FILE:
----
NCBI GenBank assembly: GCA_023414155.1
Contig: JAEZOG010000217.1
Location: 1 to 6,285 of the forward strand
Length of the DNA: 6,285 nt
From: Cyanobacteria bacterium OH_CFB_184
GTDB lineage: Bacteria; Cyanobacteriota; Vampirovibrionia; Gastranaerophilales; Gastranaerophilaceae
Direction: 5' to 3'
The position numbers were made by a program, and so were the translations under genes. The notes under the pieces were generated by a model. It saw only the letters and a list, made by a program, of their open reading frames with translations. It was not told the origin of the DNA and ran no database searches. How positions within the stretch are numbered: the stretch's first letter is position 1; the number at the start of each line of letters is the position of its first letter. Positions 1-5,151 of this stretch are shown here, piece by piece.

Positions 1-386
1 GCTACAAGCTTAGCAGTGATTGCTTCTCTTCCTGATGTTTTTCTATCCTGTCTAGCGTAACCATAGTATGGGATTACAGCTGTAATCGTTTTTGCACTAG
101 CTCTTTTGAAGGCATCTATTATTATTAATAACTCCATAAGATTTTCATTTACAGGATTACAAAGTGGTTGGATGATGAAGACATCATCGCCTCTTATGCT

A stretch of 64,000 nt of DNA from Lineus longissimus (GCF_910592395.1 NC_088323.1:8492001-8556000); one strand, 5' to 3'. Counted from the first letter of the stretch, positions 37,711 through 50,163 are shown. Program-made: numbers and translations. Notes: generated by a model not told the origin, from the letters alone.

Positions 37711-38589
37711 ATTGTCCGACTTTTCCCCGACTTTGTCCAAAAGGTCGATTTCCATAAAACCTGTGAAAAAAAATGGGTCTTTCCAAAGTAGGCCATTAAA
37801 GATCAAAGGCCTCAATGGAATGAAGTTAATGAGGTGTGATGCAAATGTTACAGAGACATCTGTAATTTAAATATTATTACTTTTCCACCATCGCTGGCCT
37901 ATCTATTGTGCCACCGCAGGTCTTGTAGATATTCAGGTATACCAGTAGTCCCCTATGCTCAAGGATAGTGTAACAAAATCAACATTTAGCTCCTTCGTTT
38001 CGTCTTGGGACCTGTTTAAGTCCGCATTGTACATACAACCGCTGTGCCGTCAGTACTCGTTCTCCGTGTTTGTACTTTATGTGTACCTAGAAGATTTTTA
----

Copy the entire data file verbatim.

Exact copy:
NCBI GenBank assembly: GCA_023414155.1
Contig: JAEZOG010000217.1
Location: 1 to 6,285 of the forward strand
Length of the DNA: 6,285 nt
From: Cyanobacteria bacterium OH_CFB_184
GTDB lineage: Bacteria; Cyanobacteriota; Vampirovibrionia; Gastranaerophilales; Gastranaerophilaceae
Direction: 5' to 3'
The position numbers were made by a program, and so were the translations under genes. The notes under the pieces were generated by a model. It saw only the letters and a list, made by a program, of their open reading frames with translations. It was not told the origin of the DNA and ran no database searches. How positions within the stretch are numbered: the stretch's first letter is position 1; the number at the start of each line of letters is the position of its first letter. Positions 1-5,151 of this stretch are shown here, piece by piece.

Positions 1-386
1 GCTACAAGCTTAGCAGTGATTGCTTCTCTTCCTGATGTTTTTCTATCCTGTCTAGCGTAACCATAGTATGGGATTACAGCTGTAATCGTTTTTGCACTAG
101 CTCTTTTGAAGGCATCTATTATTATTAATAACTCCATAAGATTTTCATTTACAGGATTACAAAGTGGTTGGATGATGAAGACATCATCGCCTCTTATGCT

A stretch of 64,000 nt of DNA from Lineus longissimus (GCF_910592395.1 NC_088323.1:8492001-8556000); one strand, 5' to 3'. Counted from the first letter of the stretch, positions 37,711 through 50,163 are shown. Program-made: numbers and translations. Notes: generated by a model not told the origin, from the letters alone.

Positions 37711-38589
37711 ATTGTCCGACTTTTCCCCGACTTTGTCCAAAAGGTCGATTTCCATAAAACCTGTGAAAAAAAATGGGTCTTTCCAAAGTAGGCCATTAAA
37801 GATCAAAGGCCTCAATGGAATGAAGTTAATGAGGTGTGATGCAAATGTTACAGAGACATCTGTAATTTAAATATTATTACTTTTCCACCATCGCTGGCCT
37901 ATCTATTGTGCCACCGCAGGTCTTGTAGATATTCAGGTATACCAGTAGTCCCCTATGCTCAAGGATAGTGTAACAAAATCAACATTTAGCTCCTTCGTTT
38001 CGTCTTGGGACCTGTTTAAGTCCGCATTGTACATACAACCGCTGTGCCGTCAGTACTCGTTCTCCGTGTTTGTACTTTATGTGTACCTAGAAGATTTTTA